TV Show Review

TV Review: GAME OF THRONES: Season 2, Episode 1: The North Remembers

Lena Headey Game of Thrones The North Remembers

Game of Thrones Season 2 Episode 1 The North Remembers Review. Game of Thrones: Season 1, Episode 1: The North Remembers never falters, continues the storylines of the first season while adding new ones. The new storylines intermingle with the pre-existing, established ones.

One of the newest storylines and the most deplorable is the one involving Craster (Robert Pugh) and his wives. Incest knows no bounds in George R. R. Martins‘ universe and with Craster, those depths sink even lower. What goes unspoken was almost a powerful as what is spoken between Lord Mormont (James Cosmo), Craster, and Jon Snow (Kit Harington), especially the disdain and disgust both Lord Mormont and Jon Snow have for Craster. Mormont, as always, is pragmatic though his eyes hint at what Snow’s eyes burn with.

Something strange occurred when Petyr Baelish (Aidan Gillen) was walking and the Queen Regent caught up with him. When approached by Cersei Lannister (Lena Headey), there seemed to be a voice over, someone else speaking for the actor. When close up , it went away. Perhaps Aidan Gillen wasn’t available for the voice work himself.

Knowledge is power versus Friedrich Nietzsche and the Riddle of Steel. Steel is not strong, flesh is stronger (the hand that wields it). Cersei believes this. Cersei demonstrates this.

The storytelling sequence between Cersei and Lord Baelish mirrored all those between Varys (Conleth Hill) and Little Finger in the first season but this one had an additional element: Power. Neither Varys nor Baelish wield or have it. Cersei does. When the verbal back and forth ends in Baelish’s favor, Cersei turns them back in hers with the power she holds and casually creates a new enemy, a enemy far smarter and devious than she is. All the while, one of Varys’ spies viewed it all.

Though that was a good scene, the best written scene in the episode was the one between Robb Stark (Richard Madden) and Jaime Lannister (Nikolaj Coster-Waldau). The scene seemed ordinary until Grey Wind appeared, stalking outside Jaime’s cage. I must say its about time the direwolves resembled the size of their book incarnation. Very theatrical as Robb spoke and the wolf circled the cage then stood by his side as truths came for Robb’s lips, even though some were distorted.

Joffrey Baratheon (Jack Gleeson) continues to entertain as does Cersei Lannister. It was very interesting to see the choice of having Joffrey hear of the Cersei/Jaime letter from Stannis Baratheon (Stephen Dillane). The viewer was  probably surprised that Joffrey never asked if the letter was true. Doubtless he assumed that his mother would give him a lie in response but the question begged to asked. He probably did not want to know the answer.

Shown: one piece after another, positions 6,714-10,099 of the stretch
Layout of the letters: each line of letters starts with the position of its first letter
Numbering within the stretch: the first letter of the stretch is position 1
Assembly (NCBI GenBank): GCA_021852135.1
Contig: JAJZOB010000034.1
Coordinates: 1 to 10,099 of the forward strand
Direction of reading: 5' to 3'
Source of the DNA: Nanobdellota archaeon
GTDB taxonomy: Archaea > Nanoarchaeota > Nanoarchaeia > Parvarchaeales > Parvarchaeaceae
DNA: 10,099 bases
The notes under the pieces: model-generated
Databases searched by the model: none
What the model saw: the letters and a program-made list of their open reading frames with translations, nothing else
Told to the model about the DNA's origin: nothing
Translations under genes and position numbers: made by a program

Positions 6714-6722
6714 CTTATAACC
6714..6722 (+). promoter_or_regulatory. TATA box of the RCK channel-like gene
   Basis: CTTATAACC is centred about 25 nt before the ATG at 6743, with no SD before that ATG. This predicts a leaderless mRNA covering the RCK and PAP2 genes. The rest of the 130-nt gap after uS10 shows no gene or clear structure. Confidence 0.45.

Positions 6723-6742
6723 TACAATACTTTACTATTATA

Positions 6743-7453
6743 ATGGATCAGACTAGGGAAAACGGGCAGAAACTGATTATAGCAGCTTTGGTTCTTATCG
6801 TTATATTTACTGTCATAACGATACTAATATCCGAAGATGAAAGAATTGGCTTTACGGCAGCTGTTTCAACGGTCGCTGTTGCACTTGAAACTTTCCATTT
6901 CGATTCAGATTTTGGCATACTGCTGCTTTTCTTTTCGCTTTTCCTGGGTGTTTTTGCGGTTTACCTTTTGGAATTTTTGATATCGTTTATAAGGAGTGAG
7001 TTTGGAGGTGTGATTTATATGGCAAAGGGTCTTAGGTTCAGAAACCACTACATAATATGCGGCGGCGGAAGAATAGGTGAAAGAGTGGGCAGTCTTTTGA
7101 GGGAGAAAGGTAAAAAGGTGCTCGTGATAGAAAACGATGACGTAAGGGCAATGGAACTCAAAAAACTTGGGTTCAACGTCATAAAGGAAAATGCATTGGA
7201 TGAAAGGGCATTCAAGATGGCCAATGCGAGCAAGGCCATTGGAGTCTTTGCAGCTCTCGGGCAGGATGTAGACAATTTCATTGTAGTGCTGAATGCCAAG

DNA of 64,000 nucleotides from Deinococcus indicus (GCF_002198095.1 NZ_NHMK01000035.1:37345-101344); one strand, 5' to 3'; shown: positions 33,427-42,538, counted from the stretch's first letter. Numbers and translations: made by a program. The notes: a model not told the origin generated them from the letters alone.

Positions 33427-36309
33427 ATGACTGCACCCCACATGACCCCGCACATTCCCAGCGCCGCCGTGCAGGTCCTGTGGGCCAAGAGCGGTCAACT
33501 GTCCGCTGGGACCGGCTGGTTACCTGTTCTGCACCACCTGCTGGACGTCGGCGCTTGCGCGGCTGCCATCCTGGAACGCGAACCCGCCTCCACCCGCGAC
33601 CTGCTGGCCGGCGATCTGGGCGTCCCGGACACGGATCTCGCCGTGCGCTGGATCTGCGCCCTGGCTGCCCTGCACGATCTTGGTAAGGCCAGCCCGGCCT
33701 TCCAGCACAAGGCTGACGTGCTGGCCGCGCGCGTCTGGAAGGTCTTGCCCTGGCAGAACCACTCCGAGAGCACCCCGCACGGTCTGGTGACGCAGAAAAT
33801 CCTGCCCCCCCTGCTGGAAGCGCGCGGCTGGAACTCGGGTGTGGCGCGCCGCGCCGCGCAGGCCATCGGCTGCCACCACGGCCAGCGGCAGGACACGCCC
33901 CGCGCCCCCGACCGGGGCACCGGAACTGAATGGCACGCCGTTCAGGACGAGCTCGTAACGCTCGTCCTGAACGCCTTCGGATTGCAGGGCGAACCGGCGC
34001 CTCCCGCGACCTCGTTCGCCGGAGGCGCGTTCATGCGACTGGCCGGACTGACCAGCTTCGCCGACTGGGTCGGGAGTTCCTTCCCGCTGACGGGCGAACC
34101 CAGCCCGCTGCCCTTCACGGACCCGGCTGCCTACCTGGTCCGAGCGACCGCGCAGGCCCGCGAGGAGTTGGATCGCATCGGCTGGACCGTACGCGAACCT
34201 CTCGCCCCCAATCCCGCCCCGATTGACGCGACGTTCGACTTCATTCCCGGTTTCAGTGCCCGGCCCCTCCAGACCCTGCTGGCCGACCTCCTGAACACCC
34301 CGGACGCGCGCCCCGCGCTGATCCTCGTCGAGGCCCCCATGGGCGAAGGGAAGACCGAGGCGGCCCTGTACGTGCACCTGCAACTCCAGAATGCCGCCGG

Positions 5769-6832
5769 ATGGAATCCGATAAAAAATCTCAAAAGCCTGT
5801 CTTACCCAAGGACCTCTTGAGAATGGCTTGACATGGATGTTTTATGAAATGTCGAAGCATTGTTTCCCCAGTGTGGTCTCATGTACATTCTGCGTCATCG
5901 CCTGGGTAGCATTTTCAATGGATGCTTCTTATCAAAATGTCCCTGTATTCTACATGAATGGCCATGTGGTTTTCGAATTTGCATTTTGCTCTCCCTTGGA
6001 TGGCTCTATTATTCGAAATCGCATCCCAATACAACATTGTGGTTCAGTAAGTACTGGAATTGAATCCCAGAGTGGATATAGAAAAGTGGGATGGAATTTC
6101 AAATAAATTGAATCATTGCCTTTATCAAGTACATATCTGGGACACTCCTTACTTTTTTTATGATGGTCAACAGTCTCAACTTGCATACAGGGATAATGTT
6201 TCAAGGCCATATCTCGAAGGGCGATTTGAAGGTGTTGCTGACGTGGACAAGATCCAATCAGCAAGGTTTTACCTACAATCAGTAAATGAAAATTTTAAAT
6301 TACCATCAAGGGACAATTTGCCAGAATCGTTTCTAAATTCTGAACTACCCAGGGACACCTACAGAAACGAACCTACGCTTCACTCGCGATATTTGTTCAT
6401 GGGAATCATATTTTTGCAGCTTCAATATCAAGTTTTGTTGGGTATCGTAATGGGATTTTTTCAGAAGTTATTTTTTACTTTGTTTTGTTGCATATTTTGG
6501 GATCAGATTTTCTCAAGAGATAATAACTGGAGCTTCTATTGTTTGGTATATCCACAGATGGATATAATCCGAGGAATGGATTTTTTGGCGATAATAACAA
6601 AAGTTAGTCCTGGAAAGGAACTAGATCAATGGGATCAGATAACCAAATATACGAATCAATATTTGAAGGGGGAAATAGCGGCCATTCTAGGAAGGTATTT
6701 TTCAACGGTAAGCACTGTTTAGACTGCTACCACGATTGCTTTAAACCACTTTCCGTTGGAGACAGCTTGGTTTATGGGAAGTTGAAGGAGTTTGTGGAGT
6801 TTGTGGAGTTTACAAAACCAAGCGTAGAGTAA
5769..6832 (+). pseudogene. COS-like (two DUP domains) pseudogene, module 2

The comet transition between storylines was very well done. It was an even more effective link between the multiple storylines than their regular brethren found in the first season.

All of the storylines for the book A Song of Ice and Fire: A Clash of Kings have been shortened significantly, some deleted entirely. Everything important from them remains though. Glad to see they included the wolf dreams.

I didn’t like what they did with Ser Dontos Hollard (Tony Way). In the book he was a drunk but still looked like a knight. On the TV series they made him look like a fat fool from the start. How could someone of that girth engage in battle for any length of time before getting severely winded?

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Rollo Tomasi

A Political Science and MBA grad who started FilmBook during an eCommerce B-School course in 2008. Cinema and TV addict. Former writer at Empire Movies, Blogcritics, and Alternative Film Guide. In addition to writing for FilmBook, he also edits the copy published on the website, manages its writing staff, manages the back-end operations, site finances, its social network accounts, and works with publicists, actors, and companies on press coverage and promotions. He has also created and Trending

  • have to agree fully with this review the second series is fast paced missing large chunks of the actuall story but still retains all the main information for the story to be told the only let down up to now was as u said the Dantos scene not only the man look nothing like a knight but also in the book it was an actuall torneyment and Dantos couldnt get on his horse that why he has to ride round on a stick horse from now on but still amazing series the best thing ever to be on tv

  • They are not showing the effects of the war yet on the people. They are just talking about it in passing.

    The only reason Ser Dantos’ character was retained is because he integral to the eventual plot of a certain character. If it was’t for that, he would have been cut.

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